Victoria University of Wellington Law Review
For many years the English courts have struggled to develop a principled approach for determining when a public authority can owe a duty of care in respect of the exercise of its statutory powers. Initially, public authorities received no special treatment. Then the courts conferred an almost complete immunity on them, requiring public law irrationality to be established before considering whether a duty could arise. The English approach has not been adopted elsewhere in the Commonwealth. The High Court of Australia and the Supreme Court of Canada have developed different tests, and the New Zealand courts, while never explicitly rejecting the English position, have never followed it. This paper argues that a modified version of the Canadian Supreme Court's approach should be adopted in New Zealand. It proposes that irrationality be a precondition to the existence of a duty of care only where policy considerations are proved to have influenced the decisions of a public authority in exercising its statutory powers.
"The case law as to the duties and liabilities of a statutory body to members of the public is in a state of lamentable obscurity and confusion". So said PP Craig in 1978, quoting what MacKinnon LJ had said in 1940. One would have expected the confusion to have been resolved before the advent of the next millennium. Instead, it has been compounded.
Principally responsible, perhaps, is Parliament. Having decided that the Crown should no longer be immune from suit, it simply waived sovereign immunity completely. It further assigned governmental functions to statutory bodies and subjected them to tort liability. The statutes which effected these changes made no provision for the differences between the government and private individuals. Nor did they address the potential for the expansion of tort liability which existed following M'Alister (or Donoghue) v Stevenson. The question of whether rules limiting the government's liability in tort were to be developed was left entirely to the courts.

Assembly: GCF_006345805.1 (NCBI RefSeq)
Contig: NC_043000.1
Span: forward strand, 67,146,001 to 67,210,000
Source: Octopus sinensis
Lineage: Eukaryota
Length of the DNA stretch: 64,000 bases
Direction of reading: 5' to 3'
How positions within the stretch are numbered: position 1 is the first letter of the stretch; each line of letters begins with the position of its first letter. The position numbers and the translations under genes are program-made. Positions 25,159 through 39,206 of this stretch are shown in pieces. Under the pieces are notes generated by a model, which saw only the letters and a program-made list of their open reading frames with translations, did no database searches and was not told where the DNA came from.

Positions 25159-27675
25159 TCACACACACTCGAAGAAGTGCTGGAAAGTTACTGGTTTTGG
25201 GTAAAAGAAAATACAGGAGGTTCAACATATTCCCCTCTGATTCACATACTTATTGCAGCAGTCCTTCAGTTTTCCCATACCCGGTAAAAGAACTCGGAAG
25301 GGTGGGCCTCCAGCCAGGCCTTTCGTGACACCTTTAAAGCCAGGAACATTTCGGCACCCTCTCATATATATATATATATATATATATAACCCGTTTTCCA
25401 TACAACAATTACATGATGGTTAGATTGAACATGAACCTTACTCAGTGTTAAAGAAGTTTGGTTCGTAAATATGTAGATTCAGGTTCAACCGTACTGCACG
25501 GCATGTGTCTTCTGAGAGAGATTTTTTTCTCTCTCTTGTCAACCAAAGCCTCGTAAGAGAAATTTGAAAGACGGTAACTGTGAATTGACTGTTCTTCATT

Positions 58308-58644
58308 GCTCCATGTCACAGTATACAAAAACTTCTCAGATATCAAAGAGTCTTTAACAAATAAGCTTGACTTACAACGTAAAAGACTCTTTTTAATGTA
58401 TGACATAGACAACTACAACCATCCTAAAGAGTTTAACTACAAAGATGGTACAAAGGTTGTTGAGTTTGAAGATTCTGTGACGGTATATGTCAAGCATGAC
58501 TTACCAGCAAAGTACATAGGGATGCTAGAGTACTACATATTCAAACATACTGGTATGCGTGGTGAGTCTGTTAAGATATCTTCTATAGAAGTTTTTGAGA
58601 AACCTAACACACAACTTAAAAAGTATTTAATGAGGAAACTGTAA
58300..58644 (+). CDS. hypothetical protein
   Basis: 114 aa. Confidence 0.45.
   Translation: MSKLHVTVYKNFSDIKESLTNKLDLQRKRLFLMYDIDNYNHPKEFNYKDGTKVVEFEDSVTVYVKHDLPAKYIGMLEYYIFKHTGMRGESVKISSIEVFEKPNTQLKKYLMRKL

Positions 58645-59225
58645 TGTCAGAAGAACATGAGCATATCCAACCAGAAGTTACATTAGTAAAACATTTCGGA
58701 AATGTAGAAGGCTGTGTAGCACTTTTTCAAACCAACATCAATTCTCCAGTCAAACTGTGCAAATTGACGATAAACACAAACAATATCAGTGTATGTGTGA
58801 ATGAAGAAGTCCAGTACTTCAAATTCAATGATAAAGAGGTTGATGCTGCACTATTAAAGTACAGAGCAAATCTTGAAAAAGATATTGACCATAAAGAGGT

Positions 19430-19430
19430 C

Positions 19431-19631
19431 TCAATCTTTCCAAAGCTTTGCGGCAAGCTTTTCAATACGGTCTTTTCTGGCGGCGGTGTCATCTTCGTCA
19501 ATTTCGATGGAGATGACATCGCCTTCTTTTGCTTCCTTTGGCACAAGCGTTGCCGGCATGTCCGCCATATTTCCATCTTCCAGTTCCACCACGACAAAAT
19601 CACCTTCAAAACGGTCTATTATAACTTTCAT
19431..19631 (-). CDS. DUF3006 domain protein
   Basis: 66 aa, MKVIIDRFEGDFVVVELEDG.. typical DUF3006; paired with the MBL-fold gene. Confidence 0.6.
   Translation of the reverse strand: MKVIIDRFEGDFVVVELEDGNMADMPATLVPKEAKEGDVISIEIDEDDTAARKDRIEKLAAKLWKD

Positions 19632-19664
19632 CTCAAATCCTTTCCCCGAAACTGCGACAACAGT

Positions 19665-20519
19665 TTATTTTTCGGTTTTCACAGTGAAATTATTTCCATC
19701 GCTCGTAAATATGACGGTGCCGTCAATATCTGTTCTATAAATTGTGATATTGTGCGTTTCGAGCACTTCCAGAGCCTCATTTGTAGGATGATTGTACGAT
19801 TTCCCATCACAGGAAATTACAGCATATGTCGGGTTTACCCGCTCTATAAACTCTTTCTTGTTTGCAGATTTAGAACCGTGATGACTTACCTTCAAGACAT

This paper addresses the result of the courts' struggle to provide an answer with respect to category C in Lord Browne-Wilkinson's schema of governmental liability in X (Minors) v Bedfordshire County Council. It does not address liability for breach of a statutory duty in the absence of a common law duty of care nor the question of when the government owes a duty of care not to violate the heads of judicial review. What this paper is concerned with is tort claims based on a common law duty of care arising from the failure to exercise, or the careless exercise of, a statutory power. Two difficult questions have emerged in this area. First, when decisions about whether and how to exercise statutory powers made on the basis of social and economic policy should attract liability in negligence. Secondly, when the government should be liable for pure omissions.
Only the first is addressed by this paper. Part II surveys the attempts by the main common law jurisdictions to answer this question. The House of Lords attempted to do so in Home Office v Dorset Yacht Co Ltd by conferring immunity from tortious liability wherever a statute confers a choice as to how and whether to act unless the choice made was unreasonable in the sense in which that word was used in Associated Provincial Picture Houses Ltd v Wednesbury Corporation. This approach extended immunity far beyond the policy decisions which require immunity. Mason J for the High Court of Australia attempted to address this problem in Sutherland Shire Council v Heyman. His Honour rejected Dorset Yacht's rule and proposed a rule which immunises only decisions which involve the consideration of social policy and resource allocation. Unfortunately, the other members of the High Court did not agree. Furthermore, the House of Lords in X (Minors) v Bedfordshire County Council superimposed Mason J's rule upon Dorset Yacht's rule. Instead of remedying the problem created by Dorset Yacht their Lordships thereby exacerbated it by bolstering the existing immunity. By contrast, the Supreme Court of Canada in Just v The Queen in right of British Columbia and Brown v The Queen in right of British Columbia developed and improved upon Mason J's approach by choosing a different manner of combining it with Dorset Yacht. New Zealand appears to have accepted Mason J's rule and to have ignored or implicitly rejected Dorset Yacht's rule.